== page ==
For his part, Julien doesn't think that was the case and intends on continuing to work his way through the struggles with a mix of youth and veteran players who clearly have enough to be a playoff team.

“If we’re going with what we said we were going with and there’s going to be some growing pains along the way, so be it,” said Julien. “I think we put ourselves in a position earlier in the year where we could all of a sudden believe that we’re a playoff team...absolutely. I still think we’re a playoff team. Whether we can do it or not we’ll find out at the end of the year, but my job is to do everything I can to get us into the playoffs and that’s what I’m going to do.

“As far as the [firing] rumors are concerned, they’re out there and I know that. But I don’t worry about it because worrying is wasting a lot of my time. And my time is spent trying to fix things here.”

It would be ridiculous and pointless to compare this season’s Bruins roster to the groups that won Cups, made it to the Finals twice and even won a President’s Trophy in 2013-14. Clearly, this particular roster isn’t as deep, or as difficult to play against, as those talent-stuffed hockey clubs, but this team also has enough high-end talent that they should edge teams like Toronto, Ottawa and Philadelphia out of a playoff spot.

This is where the theoretical move to fire Julien comes into play.

The Bruins are at a critical stage of their season where things are slipping away from them and the team is showing some of the maddening characteristics of the past two seasons.

They are unprepared to play on too many nights. They take opponents lightly on too many nights particularly in the past couple of months. A tiring Tuukka Rask isn’t able to bail the team out as much as he was in the first couple of months. Because the Bruins are being strangled by a roster of immovable players with no-trade clauses and can’t even entertain trading their blue-chip prospects Brandon Carlo and Charlie McAvoy, the trade options just aren’t there for Don Sweeney and Cam Neely right now.

It would take a brilliant, creative GM to swing a hockey deal that could pump life back into the reeling Bruins. The B’s front office hasn’t shown those qualities in the past few years running the team. Instead, they have GMs from other teams lining up and making one-sided offers to the desperate Bruins in hopes that Sweeney/Neely will buckle under the pressure to push into the playoffs this spring.

So, the only impactful card the Bruins can play is firing a coach in Julien who probably isn’t the coach of the future when the next generation of B’s prospects is ready to go. The hope is that move can light a fire under their meandering hockey club if it doesn't start reeling off some wins in a row. An argument can be made that a coach such as current assistant Bruce Cassidy could get more out of some of Boston’s younger players they’re relying heavily on this season. The former Providence Bruins coach might fit a little better into the overall philosophy that management is looking to instill.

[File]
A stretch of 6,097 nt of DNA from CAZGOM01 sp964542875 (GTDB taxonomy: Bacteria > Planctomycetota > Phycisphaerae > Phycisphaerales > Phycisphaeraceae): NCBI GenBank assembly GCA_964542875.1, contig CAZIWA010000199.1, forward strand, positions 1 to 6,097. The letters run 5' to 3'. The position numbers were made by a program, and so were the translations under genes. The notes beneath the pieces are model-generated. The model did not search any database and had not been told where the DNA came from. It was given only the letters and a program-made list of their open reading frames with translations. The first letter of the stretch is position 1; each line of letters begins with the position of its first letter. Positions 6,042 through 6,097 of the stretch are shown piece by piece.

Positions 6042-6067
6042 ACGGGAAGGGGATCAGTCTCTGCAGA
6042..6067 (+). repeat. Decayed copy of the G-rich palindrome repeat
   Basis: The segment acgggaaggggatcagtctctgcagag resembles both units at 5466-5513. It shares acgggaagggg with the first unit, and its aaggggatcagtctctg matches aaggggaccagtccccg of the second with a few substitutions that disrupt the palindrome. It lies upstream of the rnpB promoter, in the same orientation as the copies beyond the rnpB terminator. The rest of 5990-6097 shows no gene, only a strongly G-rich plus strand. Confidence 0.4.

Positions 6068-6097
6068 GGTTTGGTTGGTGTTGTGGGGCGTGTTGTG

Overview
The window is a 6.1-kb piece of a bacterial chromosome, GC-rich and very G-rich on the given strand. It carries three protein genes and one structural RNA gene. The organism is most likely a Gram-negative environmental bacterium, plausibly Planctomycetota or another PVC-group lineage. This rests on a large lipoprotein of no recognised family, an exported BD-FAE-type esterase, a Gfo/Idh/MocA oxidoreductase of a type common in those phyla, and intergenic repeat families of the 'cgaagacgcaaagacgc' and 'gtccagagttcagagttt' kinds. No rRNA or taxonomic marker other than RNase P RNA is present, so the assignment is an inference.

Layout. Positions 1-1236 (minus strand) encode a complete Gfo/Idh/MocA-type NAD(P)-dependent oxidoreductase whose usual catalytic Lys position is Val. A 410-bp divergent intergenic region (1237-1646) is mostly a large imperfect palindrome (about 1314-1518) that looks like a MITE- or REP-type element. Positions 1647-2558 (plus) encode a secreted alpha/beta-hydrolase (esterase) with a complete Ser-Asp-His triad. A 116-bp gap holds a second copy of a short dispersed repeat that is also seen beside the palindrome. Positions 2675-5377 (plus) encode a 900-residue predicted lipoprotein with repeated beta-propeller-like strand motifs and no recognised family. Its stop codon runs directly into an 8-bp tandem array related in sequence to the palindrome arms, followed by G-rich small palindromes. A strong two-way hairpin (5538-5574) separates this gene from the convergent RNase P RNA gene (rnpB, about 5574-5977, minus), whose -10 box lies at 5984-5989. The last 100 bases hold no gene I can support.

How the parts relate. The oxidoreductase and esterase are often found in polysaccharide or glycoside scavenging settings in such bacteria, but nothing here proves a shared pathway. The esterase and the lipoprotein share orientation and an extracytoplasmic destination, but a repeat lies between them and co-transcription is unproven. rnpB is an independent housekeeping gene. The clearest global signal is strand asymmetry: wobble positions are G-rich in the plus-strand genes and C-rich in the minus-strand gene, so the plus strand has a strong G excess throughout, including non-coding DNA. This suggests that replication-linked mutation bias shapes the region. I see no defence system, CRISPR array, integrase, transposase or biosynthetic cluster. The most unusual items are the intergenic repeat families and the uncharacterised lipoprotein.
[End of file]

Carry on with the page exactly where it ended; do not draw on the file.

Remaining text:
It might just be that making a coaching change is the best midseason card that Bruins management has to play given all of the circumstances.

Still, the one thing that B’s management can’t do is keep Julien twisting in the wind and answering all the questions about his future with no clear vote of confidence from his bosses. Julien is the winningest coach in Bruins history and led them to their glorious Stanley Cup run in 2011. He’s earned a wealth of respect around the league for the professional, classy way he’s always conducted himself on and off the ice and he won’t be out of work long if/when he is relieved of his duties on Causeway Street.

So, if the Bruins intend to make the move with their coach then they need to do it sooner rather than later.

People around the NHL are watching the Bruins intently to see how they handle this situation with a world-class coach in Julien, and Neely and Sweeney continue to be radio/TV silent, despite the Bruins media requesting to speak with them on Friday morning in the throes of their losing streak.

It’s high time for Bruins management to step up and make a decision on Julien for better or for worse, and treat him the way they’d undoubtedly like to be treated if it were them suddenly in the danger zone should they miss the playoffs again this spring.  

Sunday, Jan. 22: Jimmy Vesey's rookie wall

Sunday, Jan. 22: Jimmy Vesey's rookie wall

Here are all the links from around the hockey world, and what I’m reading, while proud of my wife and daughter for taking part in the Women’s March on Saturday.

*The day-to-day NHL grind may be getting to Jimmy Vesey a bit, and causing him to hit a bit of a rookie wall after his Harvard career.

*Alex Radulov has gone from being an NHL headache to being an impact playmaker for the Canadiens in a quick pivot for the Russian player.

*Melrose native Conor Sheary seems to have found a home for himself on the Pittsburgh Penguins skating on a line with a guy named Sidney Crosby.

*The Chicago Blackhawks are always looking to improve, and they’ve reportedly kicked the tires on Gustav Nyquist and Tomas Tatar with Detroit.

*St. Louis Blues coach Ken Hitchcock is nearing another coaching milestone in what’s been a long, distinguished career behind the bench.

*P.K. Subban is slowly approaching a return to the Nashville Predators lineup from injury, and the Preds need him as soon as possible.

*For something completely different: Greg Poppovich hits the nail on the head here, and it never ceases to amaze me that he’s such a smart, well-versed human being.